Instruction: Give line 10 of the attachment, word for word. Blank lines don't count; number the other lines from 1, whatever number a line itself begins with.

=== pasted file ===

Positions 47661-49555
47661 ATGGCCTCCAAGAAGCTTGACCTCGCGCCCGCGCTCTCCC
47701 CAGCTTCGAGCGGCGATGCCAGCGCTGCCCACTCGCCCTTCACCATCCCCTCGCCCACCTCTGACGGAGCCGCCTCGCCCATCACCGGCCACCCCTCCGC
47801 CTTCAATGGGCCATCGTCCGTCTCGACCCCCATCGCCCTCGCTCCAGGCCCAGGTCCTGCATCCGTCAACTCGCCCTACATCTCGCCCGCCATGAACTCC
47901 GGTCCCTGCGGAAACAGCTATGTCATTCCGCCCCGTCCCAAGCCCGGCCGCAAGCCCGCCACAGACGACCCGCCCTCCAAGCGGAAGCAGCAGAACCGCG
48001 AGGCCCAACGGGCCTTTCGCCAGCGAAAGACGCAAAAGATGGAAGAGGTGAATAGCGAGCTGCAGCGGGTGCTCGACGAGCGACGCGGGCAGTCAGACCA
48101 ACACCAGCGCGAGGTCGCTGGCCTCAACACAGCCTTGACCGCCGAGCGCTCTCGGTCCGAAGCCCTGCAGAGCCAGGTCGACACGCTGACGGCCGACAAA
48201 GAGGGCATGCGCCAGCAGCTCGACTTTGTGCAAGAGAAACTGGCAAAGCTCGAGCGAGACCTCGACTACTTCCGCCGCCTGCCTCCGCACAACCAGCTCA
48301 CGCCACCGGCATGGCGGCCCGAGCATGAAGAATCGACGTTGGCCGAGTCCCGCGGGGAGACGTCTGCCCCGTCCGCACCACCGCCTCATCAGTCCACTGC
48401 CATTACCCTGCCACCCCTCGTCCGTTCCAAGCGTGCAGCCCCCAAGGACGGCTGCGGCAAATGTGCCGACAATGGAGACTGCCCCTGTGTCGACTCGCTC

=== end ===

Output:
48401 CATTACCCTGCCACCCCTCGTCCGTTCCAAGCGTGCAGCCCCCAAGGACGGCTGCGGCAAATGTGCCGACAATGGAGACTGCCCCTGTGTCGACTCGCTC